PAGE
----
Ever since watching National Geographic, I’ve dreamed of visiting Borneo. Borneo is HUGE, so when I finally got my chance to visit, I ended up focusing my time on visiting the Malaysian part of Borneo as well as Brunei as it was easier to get around.  However, one does not simply land in Borneo without significant preparations and a well-thought packing list for Borneo.  Keep reading for tips on what to do before you leave for Borneo (including vaccinations and malaria tablets), what to pack for Borneo, and what you’ll definitely want to know about leeches in Borneo.  
 
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Included in this Borneo Packing List:

  • Weather in Borneo
  • Borneo Packing List for Two Weeks
    • What to pack for jungle trekking in Borneo
    • What you need to know about leeches in Borneo
  • Medicines to bring with you before you visit Borneo
    • Do you need malaria pills for Borneo

What’s the weather in Borneo?

Keep mind that Borneo is actually composed of THREE countries (Brunei Darussalam, Indonesia, and Malaysia) and it’s a huge island.  Depending on where you are planning on visiting, the weather might be quite different.

​That said, on average, there’s a dry and a rainy season.  Expect Borneo weather to be hot and humid with average temperatures in winter being about 27 degrees Celsius (81 F) and average temperatures in summer nearing 30 degrees Celsius (86 degrees).  That said, the humidity is often an issue, so it will feel hotter than it is. I was constantly sweating through my clothes.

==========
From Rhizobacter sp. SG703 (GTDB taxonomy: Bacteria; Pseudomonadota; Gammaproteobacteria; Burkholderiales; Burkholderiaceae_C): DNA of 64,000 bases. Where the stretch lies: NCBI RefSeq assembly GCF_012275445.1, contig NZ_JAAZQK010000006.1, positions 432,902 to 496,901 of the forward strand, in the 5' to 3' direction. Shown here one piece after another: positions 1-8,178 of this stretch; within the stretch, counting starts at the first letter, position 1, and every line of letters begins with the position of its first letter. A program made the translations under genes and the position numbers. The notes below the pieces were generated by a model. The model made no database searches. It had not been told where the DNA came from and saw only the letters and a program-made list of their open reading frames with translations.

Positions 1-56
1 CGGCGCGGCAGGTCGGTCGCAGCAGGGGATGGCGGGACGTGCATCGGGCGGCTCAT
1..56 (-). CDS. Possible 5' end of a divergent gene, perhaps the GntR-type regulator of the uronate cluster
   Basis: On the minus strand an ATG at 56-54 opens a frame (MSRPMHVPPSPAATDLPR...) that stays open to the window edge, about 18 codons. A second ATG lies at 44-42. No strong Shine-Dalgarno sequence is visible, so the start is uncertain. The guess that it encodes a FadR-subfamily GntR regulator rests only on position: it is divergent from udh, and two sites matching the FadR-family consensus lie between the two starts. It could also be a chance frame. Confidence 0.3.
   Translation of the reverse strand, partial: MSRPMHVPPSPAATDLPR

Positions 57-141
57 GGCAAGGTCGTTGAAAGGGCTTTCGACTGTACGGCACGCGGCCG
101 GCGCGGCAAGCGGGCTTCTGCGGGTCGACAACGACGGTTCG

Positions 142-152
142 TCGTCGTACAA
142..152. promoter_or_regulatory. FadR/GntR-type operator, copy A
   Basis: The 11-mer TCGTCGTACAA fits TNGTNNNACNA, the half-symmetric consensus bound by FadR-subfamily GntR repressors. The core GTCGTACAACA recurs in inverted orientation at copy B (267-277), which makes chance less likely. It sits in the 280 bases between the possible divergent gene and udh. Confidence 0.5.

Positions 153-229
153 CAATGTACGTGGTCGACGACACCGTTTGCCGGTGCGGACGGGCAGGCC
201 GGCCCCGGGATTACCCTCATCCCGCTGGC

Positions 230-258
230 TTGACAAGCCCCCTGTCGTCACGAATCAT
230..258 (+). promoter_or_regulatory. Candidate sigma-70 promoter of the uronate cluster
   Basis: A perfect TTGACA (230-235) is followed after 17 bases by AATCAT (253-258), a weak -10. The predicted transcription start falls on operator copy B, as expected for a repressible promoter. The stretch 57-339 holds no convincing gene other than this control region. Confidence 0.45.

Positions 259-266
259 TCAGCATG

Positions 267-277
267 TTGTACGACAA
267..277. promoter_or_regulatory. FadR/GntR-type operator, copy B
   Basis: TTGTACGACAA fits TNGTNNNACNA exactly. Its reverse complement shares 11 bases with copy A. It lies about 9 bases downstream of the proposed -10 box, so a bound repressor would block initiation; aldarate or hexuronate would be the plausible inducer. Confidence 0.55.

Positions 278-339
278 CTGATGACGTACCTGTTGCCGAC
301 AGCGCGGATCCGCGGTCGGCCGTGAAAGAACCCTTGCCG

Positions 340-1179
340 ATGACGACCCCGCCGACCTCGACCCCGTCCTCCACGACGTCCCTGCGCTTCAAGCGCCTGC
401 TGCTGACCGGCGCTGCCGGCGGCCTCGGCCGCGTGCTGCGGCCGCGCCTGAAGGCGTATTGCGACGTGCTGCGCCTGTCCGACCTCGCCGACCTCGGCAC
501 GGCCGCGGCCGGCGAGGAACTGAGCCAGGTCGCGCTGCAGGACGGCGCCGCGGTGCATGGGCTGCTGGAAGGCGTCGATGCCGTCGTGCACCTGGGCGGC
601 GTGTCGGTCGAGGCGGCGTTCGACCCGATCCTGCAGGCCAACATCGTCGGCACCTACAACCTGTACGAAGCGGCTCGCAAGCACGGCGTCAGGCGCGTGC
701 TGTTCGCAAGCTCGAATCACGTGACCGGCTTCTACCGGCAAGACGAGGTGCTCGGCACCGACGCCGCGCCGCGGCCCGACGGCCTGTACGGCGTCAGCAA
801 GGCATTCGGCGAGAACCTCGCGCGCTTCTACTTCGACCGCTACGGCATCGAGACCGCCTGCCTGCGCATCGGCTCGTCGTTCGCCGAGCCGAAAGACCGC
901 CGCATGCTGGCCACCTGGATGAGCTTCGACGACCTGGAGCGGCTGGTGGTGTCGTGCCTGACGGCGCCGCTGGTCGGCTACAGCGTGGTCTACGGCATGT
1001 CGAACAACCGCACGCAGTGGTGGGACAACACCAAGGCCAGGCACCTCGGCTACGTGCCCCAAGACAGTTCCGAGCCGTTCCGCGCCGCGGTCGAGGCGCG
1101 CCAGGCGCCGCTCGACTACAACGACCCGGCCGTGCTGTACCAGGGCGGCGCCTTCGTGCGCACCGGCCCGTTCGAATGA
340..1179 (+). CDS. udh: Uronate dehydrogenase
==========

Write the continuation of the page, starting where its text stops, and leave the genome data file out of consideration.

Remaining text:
Rainy season in Borneo can bring a lot of rain, on average, over 400mm of rain in January/December, although the average drops significantly in summer and spring.  If you’re trying to guarantee good conditions for trekking in Borneo, you might want to avoid rainy season.

Borneo Packing List for Two Weeks

Keep in mind that my itinerary for Borneo was a diverse one, including a mix of cities as well as trekking.  I’d say that I spent most of my trip out in nature although I stayed each night in a basic accommodation or hotel.  If your trip is more trekking intense, you might want to ask your tour guide on what is specifically needed for long-term trekking hikes as this Borneo packing list is more intended for people who intend to dodaily day hikes rather than week-long trekking.

My trip was more nature focused with nine of our days spent doing day trekking in the Malaysian and Bruneian jungle with returning to our accomodation each night.  It wasn’t continuous as I had never done jungle trekking before this trip and I wasn’t sure how it would be.  The rest of the trip was split between city sightseeing in Malaysia (Sabah/Sarawak) and Brunei, paragliding in Ranau, and snorkeling off the coast.    I did not do a week-long trek like some people, but you still might find some useful advice for your Borneo packing list here.

This is what I actually brought with me to Borneo plus a few things that I wish that I had packed for Borneo. Nobody sponsored our trip and this is a no-bs guide to packing for Borneo.  My goal is to have you prepared for your trip to Borneo as I really felt like nobody gave me definitive answers in terms of preparations before leaving.  I’m not about expensive gear, so don’t worry and save your money for the incredible wildlife experiences in Borneo that you’re visiting it for!

Photo of monkey in Borneo. Read what to bring to Borneo with a complete Borneo packing list with advice on what to wear jungle trekking.

What to wear for jungle trekking in Borneo